Pulse weekly outlook: Manitoba bean yields unlikely to top 2017’s

(Peggy Greb photo courtesy ARS/USDA)

CNS Canada — A lack of rain at key times during the summer of 2018 has left Manitoba’s edible bean crop unlikely to match last year’s yields.

Last year’s yield was about 2,000 lbs./acre on average, but according to provincial pulse specialist Dennis Lange, that won’t be the case this year.

“I think for this year we’re looking more 1,600- to 1,800-lb. range,” he said.

A few fields may hit 2,000 lbs., he said, while some would be under 1,500, depending on where the moisture hit.

Harvest in Manitoba is roughly 80 per cent complete, with light red kidneys and cranberries being the first varieties taken off.

“We’re working now on pintos and some navys and blacks with a few dark red kidneys,” Lange said.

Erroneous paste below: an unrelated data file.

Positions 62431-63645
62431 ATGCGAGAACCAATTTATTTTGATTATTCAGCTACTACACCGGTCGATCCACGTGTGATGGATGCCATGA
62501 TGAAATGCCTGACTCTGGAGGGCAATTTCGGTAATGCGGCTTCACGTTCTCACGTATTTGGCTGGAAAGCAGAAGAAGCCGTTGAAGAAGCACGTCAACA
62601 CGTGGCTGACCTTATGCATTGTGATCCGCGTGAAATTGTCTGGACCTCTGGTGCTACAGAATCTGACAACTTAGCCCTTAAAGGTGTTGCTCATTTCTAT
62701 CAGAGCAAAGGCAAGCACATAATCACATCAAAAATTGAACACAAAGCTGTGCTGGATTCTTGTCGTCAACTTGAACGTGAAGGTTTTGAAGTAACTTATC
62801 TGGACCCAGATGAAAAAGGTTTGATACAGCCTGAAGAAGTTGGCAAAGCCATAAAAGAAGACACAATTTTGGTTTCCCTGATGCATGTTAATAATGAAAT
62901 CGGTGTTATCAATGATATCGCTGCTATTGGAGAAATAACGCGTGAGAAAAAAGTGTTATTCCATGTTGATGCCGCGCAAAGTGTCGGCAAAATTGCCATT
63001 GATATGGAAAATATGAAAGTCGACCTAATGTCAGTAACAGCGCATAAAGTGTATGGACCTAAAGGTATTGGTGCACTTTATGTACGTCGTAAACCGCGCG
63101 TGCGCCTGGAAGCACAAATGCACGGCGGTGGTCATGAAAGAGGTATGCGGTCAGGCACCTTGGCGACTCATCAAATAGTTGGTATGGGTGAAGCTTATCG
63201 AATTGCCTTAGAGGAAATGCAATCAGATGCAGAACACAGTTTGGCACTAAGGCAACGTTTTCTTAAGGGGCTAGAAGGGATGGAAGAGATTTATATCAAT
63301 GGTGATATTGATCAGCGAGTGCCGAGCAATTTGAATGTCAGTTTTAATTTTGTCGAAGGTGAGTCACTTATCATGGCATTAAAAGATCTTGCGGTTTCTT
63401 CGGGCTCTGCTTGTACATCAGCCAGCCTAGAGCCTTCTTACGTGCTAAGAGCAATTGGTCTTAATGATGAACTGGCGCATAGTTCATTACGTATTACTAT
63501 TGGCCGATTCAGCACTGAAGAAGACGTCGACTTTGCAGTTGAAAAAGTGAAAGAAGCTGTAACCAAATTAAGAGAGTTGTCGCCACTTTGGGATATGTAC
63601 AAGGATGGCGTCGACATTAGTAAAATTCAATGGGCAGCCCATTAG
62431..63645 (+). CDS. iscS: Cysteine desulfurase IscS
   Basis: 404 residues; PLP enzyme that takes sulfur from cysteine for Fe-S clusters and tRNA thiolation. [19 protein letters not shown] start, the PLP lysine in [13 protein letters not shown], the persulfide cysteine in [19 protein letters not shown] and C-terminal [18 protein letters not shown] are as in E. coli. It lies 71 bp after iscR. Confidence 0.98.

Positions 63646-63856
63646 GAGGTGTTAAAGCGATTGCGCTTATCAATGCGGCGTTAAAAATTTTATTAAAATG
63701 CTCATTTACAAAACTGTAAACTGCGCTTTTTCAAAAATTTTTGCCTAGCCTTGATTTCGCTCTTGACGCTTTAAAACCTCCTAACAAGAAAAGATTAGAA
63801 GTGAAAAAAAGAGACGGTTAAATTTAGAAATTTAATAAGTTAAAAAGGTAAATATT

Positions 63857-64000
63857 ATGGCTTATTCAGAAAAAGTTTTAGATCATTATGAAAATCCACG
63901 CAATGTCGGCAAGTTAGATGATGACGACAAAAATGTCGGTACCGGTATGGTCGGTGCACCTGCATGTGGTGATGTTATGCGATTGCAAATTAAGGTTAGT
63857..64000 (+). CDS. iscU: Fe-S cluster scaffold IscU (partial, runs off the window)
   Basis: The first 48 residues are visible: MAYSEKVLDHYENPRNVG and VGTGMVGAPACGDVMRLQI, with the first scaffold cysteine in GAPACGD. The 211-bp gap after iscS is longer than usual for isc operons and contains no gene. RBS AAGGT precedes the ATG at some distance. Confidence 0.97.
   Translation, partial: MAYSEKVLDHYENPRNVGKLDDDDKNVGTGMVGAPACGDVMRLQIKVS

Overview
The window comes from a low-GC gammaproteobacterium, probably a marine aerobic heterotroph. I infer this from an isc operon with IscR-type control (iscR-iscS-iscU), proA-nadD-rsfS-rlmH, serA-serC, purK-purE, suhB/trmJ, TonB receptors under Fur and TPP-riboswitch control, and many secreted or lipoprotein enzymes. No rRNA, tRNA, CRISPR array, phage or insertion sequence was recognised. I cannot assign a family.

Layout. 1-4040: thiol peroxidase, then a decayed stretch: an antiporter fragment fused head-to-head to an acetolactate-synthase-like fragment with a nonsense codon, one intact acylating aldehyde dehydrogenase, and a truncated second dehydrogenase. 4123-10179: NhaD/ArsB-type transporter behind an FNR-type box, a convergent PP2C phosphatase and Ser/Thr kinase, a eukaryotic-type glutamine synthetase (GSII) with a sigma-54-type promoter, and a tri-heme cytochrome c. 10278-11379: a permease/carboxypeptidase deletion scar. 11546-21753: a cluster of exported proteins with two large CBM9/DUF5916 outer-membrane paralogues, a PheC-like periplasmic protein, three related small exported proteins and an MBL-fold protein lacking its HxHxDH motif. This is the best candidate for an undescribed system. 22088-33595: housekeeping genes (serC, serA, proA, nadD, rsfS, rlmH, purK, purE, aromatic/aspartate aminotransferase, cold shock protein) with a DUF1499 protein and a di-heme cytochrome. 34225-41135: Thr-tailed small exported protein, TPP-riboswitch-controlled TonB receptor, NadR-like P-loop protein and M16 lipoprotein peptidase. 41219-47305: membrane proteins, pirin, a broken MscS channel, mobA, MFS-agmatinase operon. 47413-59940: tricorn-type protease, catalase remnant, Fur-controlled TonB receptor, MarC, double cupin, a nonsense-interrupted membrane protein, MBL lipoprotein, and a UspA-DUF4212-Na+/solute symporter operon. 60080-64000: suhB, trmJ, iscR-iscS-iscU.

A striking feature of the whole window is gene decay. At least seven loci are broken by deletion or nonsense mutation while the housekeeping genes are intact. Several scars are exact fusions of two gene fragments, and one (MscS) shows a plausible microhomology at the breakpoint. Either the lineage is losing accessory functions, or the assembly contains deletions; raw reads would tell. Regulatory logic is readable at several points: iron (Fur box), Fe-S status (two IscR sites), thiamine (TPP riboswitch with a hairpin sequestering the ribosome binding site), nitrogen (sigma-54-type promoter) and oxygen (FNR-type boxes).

Most of southern Manitoba has already been harvested, with yields looking relatively average.

Bean quality seems fairly uniform so far, but Lange said he had “been hearing some good yields on pintos this year.”

While the yields are generally expected to be slightly lower than last year’s, Lange said it has still been a decent season for beans; it just would have been better if they had gotten the moisture in late July and early August, when the crops were at the filling stage.

Bean area in 2018 is pegged at 120,000 acres — about the same as last year, according to Lange.

According to Prairie Ag Hotwire, navy beans, blacks and pintos remain clustered in a range of 29 to 38 cents/lb., relatively similar to the same time last year.

— Dave Sims writes for Commodity News Service Canada, a Glacier FarmMedia company specializing in grain and commodity market reporting.


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